Book Review: Jacqueline Winspear’s Birds of a Feather

Posted October 1, 2012 by Kathy Davie in Book Reviews

This book came from the library, and I will never give you less than an honest review, no matter its source. I do provide informational and purchase links to make it more convenient for you to access the book. I also receive a percentage of the sale if you use one of my links to buy it. And that's not enough money to be less than truthful *grin*.

Book Review: Jacqueline Winspear’s Birds of a Feather

Birds of a Feather

by Jacqueline Winspear

five-stars

Series: Maisie Dobbs #2

Other books by this author that I've reviewed include Maisie Dobbs, Pardonable Lies, Messenger of Truth, An Incomplete Revenge, A Lesson in Secrets, The Mapping of Love and Death, Among the Mad, A Dangerous Place, Journey to Munich.

Genres: Historical Mystery

This Paperback has 320 pages and was published by Penguin on 2005. Discover more about it at Goodreads. You can also buy it at Amazon

Second in the Maisie Dobbs historical mystery series which takes place in England just after World War I.

In 2004, Birds of a Feather won the Agatha Award for Best Novel, and in 2005, it was nominated for the Dilys Award and the Bruce Alexander Memorial Historical Mystery Award.

My Take

It’s fascinating to watch Dr. Blanche’s psych techniques in action. Mimicking body postures and movements to understand the underlying thoughts of another. The playacting in character roles. A bit of introspection, an understanding of human nature, and a knowledge of a person’s back history is enough to yield many ideas.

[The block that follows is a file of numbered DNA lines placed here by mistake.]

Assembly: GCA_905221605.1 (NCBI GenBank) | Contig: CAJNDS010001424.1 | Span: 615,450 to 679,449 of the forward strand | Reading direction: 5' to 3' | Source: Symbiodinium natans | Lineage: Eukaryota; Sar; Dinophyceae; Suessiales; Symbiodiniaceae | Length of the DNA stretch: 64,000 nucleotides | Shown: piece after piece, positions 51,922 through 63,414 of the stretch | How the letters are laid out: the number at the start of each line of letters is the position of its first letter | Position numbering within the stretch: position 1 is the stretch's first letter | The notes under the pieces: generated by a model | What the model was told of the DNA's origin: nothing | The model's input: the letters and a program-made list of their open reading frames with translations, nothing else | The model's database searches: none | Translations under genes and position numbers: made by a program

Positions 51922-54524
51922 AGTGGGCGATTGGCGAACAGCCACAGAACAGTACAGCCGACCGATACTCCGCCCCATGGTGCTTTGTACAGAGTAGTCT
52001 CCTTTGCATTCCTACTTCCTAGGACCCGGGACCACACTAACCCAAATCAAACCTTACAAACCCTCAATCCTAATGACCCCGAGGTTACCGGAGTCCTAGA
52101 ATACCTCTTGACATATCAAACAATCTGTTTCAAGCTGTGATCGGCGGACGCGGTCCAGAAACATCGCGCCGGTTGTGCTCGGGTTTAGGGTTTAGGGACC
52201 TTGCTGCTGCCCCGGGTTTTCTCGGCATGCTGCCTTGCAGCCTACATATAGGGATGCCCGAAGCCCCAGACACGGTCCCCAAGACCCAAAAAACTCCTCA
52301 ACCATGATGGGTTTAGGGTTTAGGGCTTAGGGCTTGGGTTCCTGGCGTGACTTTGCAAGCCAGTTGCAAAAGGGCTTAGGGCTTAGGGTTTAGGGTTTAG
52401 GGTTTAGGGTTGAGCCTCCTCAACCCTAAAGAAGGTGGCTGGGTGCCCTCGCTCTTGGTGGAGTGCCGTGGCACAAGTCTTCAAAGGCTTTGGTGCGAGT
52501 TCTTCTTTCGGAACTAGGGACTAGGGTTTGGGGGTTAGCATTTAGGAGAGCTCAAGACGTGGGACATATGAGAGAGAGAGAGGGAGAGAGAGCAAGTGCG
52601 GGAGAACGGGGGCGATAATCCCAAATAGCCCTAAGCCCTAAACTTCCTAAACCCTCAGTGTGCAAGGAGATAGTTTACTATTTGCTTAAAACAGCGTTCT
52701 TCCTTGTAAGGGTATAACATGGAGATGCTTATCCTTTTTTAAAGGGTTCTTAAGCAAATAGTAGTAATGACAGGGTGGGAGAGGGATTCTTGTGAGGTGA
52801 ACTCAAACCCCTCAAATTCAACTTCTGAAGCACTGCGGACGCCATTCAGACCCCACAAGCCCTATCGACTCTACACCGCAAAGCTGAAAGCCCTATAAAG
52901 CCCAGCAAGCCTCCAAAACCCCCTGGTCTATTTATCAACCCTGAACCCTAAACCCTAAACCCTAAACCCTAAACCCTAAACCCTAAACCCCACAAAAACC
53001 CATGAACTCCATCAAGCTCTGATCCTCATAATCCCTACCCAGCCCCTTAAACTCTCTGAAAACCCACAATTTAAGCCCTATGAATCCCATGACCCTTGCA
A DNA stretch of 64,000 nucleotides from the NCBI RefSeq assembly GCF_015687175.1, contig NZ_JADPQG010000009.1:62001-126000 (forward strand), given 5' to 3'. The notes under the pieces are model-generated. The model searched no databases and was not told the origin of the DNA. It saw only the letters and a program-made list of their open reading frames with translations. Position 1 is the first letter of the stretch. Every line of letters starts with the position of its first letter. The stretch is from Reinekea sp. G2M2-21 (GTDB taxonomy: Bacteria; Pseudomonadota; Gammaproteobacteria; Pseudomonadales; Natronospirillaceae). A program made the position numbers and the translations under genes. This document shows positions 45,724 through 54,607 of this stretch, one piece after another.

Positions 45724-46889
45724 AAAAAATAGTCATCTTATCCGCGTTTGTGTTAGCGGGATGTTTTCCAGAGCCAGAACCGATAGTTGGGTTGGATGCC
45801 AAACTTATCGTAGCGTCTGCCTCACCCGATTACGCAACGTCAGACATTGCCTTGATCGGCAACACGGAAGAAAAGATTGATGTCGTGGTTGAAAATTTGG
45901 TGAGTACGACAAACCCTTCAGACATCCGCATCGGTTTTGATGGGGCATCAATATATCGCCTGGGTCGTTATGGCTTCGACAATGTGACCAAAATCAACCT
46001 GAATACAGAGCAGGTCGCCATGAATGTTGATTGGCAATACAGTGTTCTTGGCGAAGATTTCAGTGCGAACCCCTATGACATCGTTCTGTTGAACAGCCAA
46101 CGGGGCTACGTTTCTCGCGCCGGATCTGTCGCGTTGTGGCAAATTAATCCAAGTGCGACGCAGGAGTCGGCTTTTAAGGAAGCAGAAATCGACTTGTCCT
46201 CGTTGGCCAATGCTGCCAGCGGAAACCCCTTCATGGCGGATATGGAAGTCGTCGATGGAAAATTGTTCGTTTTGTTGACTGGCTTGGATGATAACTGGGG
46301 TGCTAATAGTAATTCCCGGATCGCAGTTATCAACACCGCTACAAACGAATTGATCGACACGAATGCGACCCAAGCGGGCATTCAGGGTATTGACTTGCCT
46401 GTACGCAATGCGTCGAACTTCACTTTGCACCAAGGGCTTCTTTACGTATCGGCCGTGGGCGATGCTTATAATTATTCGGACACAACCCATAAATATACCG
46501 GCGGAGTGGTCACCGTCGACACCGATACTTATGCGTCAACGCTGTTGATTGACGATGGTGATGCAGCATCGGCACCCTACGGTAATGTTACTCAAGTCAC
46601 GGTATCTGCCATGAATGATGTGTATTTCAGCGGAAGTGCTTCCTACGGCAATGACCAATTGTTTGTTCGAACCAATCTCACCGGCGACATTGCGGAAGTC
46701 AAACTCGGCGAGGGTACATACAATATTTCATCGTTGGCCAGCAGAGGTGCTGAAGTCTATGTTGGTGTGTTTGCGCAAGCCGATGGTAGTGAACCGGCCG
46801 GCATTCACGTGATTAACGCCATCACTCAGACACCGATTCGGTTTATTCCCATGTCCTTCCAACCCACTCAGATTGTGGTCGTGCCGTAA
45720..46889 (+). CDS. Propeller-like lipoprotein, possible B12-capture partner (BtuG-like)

How Maisie uses open areas and walks, body positions and movements to open up any person or know when questioning is futile. She opens her mind to sense the atmosphere, spirits, tension left behind at crime scenes.

You can’t help but like Maisie Dobbs — the character and the concept. As a detective, her use of a more spiritual and observant approach is a fascinating twist on the usual. As the character, she is beautifully strong-willed and compassionate.

Winspear takes you back in time as she captures the nuances of that era. Its manners, its dress, and the interactions of the different classes whether in the heights, the gutters, or the pub.

Be warned, you will cry.

The Story

Maisie’s detective agency is doing well and, at first glance, the commission from Mr. Waite doesn’t appear all that out of the ordinary. It’s that notation on the card from Maurice that has her wondering. When she and Billie meet with Mr. Waite in his home, interact with the staff, and sees Charlotte’s bedroom is when the first whiff of curiosity arises.

It’s the small things that lead to bigger that causes Maisie to begin to see strands tying together seemingly disparate deaths that leads to the truth behind Miss Waite’s running, running, and running.

She has cause. Both good and bad. A father’s preference over another can result in very bad reactions.

The Characters